Sail trim is mostly science and a little voodoo that one could talk volumes about. If you're inexperienced, the quickest way to get up to speed is to find and ask a fast J24 skipper/trimmer (or generally good sailor/trimmer from another type of boat... local dingy champs are the best) to come out with you and give you a primer lesson. North sails also puts out a nice sail trim guide, and North, as well as most other sail makers, will often have annual sail trim workshops offered for a fairly reasonable fee. Once boat speed is in order, then there are knowledge of rules and tactics... Stewart Walker's tactic books are a good supplement to doing as much racing as you can. Nothing beats actual experience. Again, see if you can get an experienced racer to act as 'tactician'... do a pre-race brief talking about wind, tide, favored end of the line, general tactical considerations, conditions on the coarse, practice tacks, and sail a bit of the windward leg to get your trim dialed in. Go race, and when you finish, a post race debrief is really critical. Talk about what went right and wrong including trim issues. Keep a log and write it down, particularly if your new to the locale. Draw diagrams of the race including the coarse of the boat that wins or beat you regularly. If you don't know why they went to a particular place and you find yourself following all the time, it's important to just ask them. Beer is a great informational lubricant.
In the end, racing very much like chess. Be thorough, be well prepared, study, and sail, sail, sail... on your boat and on others'. Hopping a ride once and awhile on another well sailed boat... it'll keep you fresh, and you'll learn new tricks.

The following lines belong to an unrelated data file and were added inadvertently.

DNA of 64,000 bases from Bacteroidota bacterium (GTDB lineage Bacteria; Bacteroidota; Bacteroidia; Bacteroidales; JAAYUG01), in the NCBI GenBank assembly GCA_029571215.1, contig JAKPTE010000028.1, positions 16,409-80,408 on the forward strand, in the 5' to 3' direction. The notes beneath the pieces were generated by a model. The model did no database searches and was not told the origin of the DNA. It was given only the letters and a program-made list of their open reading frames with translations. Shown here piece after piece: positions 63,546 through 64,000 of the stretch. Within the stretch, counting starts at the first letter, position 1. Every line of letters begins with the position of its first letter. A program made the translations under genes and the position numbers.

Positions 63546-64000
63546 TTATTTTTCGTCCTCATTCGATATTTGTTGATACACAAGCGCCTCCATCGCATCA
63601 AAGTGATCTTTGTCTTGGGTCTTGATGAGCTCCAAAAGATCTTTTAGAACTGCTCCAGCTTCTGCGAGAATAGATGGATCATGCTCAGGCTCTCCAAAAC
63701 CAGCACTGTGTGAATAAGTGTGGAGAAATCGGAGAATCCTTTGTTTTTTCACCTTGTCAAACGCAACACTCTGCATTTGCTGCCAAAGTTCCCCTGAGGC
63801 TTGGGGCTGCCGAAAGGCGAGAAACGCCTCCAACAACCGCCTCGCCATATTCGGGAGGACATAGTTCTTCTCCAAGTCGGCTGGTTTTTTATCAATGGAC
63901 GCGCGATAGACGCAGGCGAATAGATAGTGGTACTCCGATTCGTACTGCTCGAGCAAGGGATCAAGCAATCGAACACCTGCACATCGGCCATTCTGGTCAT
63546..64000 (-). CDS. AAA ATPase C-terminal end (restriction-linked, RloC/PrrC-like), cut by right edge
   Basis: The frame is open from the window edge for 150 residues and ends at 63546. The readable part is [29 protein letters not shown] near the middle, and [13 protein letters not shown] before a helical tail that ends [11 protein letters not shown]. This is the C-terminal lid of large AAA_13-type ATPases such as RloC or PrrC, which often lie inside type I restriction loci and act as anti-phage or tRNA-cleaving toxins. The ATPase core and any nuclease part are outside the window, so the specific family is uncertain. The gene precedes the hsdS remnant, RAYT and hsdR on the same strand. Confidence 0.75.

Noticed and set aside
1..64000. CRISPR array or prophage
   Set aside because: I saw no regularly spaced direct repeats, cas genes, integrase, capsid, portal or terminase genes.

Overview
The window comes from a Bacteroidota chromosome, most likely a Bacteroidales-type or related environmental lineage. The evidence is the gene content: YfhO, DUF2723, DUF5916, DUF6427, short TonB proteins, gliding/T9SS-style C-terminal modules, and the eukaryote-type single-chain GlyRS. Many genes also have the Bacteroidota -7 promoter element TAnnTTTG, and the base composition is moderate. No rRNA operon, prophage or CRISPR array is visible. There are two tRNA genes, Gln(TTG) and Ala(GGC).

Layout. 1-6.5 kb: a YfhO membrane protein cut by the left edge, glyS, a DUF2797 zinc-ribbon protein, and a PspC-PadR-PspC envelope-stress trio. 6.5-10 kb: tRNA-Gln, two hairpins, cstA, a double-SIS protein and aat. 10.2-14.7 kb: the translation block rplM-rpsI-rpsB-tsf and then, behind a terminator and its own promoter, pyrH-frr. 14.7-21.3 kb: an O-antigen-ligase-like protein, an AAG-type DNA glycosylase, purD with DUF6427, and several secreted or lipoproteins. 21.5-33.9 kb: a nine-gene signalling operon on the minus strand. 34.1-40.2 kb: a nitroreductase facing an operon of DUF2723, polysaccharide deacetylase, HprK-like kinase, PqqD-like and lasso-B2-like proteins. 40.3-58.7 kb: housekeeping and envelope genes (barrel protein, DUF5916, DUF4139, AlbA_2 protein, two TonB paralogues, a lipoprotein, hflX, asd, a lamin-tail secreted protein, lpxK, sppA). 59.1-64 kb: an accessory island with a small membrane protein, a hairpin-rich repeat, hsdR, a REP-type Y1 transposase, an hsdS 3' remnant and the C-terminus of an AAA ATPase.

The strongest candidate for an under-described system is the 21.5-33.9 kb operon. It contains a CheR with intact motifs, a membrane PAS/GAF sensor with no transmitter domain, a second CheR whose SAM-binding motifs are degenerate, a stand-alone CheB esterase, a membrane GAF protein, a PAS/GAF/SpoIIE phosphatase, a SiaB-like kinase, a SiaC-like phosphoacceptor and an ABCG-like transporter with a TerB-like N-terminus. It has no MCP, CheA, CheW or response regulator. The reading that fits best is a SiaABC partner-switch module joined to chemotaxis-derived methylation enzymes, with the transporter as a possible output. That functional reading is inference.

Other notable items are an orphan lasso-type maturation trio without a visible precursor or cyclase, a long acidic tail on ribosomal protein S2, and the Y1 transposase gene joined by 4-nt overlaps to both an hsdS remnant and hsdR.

08-30-2010 06:26 AM
BubbleheadMd I'm not quite sure how to respond to this. Have you ever raced before at all? I can't tell from reading the question, yet you're racing a J boat which is popular for racing which would seem to indicate that you have raced.

If you have, then you know (or should know) most of the tips and tricks that I could offer.

If you haven't raced, then I could say a few things...

Sail shape for specific conditions is critical to speed. Similar to gears on a car, a flat shape is fast, and has less drag, but offers less power in choppy water.

Conversely, full bellied sails will power you through a chop, but limit your top speed because the air tends to drag over them more slowly.

Don't be afraid to reef, not just for safety but because a reefed main will be faster than dragging your rudder through the water like a brake or sailing with the main way out, spilling wind.

After tacking, don't have your main trimmer haul the traveler fully to centerline immediately, get some way on, and then bring it up as you build speed. You (helm) and the main trimmer need to be in sync so that the main's trim isn't overpowering the rudder.

Mark your helm (wheel) with the rudder centerline, and then the maximum amount of allowable weather helm on either side of that. If you find yourself steering past one of the "maximum weather helm" marks, your main is overpowering you and you're dragging the rudder. Trim accordingly.

Please understand that this is all very generic because I haven't ridden and J boats yet, and don't know their particular characteristics. Hopefully some J people will speak up.

As far as night sailing goes, have a backup GPS, designate a navigator who knows what the heck they're doing, have a functional depth finder and a radar would be nice, especially on a 40' er. You can use it to see rain or squall lines. If you're lucky, there'll be a moon by which to steer and observe the clouds and wind speed. If you're unlucky, you'll be navigating in an inky blackness, by instruments only. Post a lookout with binoculars.

Rigging: I find that large knots on the genoa really slow down tacking. Yet, if you "luggage tag" the genoa, it makes changing a head sail a real hassle unless you use multiple sets of jib sheets. You can splice eyes into the ends of your sheets, and then use a small piece of spectra/dyneema to make a "soft shackle" to join them, and it'll slide smoothly over your shrouds, improving your tacks.
08-30-2010 02:31 AM
j24slapshot
J24 racing

I own a 1979 J24 and I want to be competitive when i race on Wednesday night racing. I was wondering if there are any tricks in rigging or in the sail trim that would give me a competitive edge.